Using downloaded images?

Make sure you give credit where it's due

By County Magazine

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Adhering to federal copyright laws has always been a major responsibility of operating any enterprise. But county officials and their employees must be aware of the need to credit the original author when using easily downloadable content created — and owned — by someone else. 

Creative content like images and videos can help enhance the services you provide to your constituents, but without the correct attribution, using those images could cost you. Before using an elections meme on social media or an image of the state’s beautiful landscape on a marketing brochure, here’s how your county can avoid violating copyright laws:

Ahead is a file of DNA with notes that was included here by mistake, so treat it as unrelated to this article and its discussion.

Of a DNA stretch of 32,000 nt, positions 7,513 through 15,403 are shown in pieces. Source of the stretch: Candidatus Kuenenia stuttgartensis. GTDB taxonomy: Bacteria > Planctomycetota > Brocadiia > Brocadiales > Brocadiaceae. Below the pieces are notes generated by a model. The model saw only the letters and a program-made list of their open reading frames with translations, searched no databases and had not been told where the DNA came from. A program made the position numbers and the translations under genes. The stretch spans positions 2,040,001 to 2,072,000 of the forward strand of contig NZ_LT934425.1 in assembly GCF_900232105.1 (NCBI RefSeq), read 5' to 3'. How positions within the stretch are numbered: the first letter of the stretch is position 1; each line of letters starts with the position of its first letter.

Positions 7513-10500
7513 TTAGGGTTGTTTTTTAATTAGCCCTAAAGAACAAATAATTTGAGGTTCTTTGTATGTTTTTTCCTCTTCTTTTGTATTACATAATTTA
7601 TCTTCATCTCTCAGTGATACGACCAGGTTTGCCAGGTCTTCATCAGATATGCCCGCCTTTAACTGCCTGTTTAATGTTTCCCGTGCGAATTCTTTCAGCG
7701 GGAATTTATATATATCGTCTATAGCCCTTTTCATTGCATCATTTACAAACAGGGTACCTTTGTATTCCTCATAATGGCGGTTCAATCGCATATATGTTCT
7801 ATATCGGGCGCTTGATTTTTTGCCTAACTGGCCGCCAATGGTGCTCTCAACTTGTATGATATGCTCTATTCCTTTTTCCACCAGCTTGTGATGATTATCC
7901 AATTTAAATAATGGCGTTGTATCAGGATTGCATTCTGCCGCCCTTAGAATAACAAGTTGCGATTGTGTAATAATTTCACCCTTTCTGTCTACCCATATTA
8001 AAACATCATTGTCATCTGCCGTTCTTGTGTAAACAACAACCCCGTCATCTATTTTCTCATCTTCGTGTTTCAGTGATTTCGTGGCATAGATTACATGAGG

What to know: Content you find on the internet is often copyrighted. Direct violation of copyright laws occurs when you use a copyrighted item without permission. It is also important to note that secondary liability may be asserted when the entity or person encourages infringing acts by others. 

Prevention tip: You must request permission for use of all copyrighted images. Even if permission is granted, be aware that use of the image may not be free. A best practice is consulting with your county’s attorney or intellectual property consultant before using any images. 

What to know: Removing the infringing materials from your website after receiving a demand does not solve the infringement problem. In addition to a removal notice, a copyright holder will frequently seek past-use license fees or file suit alleging more significant damages and attorneys’ fees. 

Prevention tip: Always forward demand notices to your county’s legal team so that they can respond in a timely way to the allegations and demands.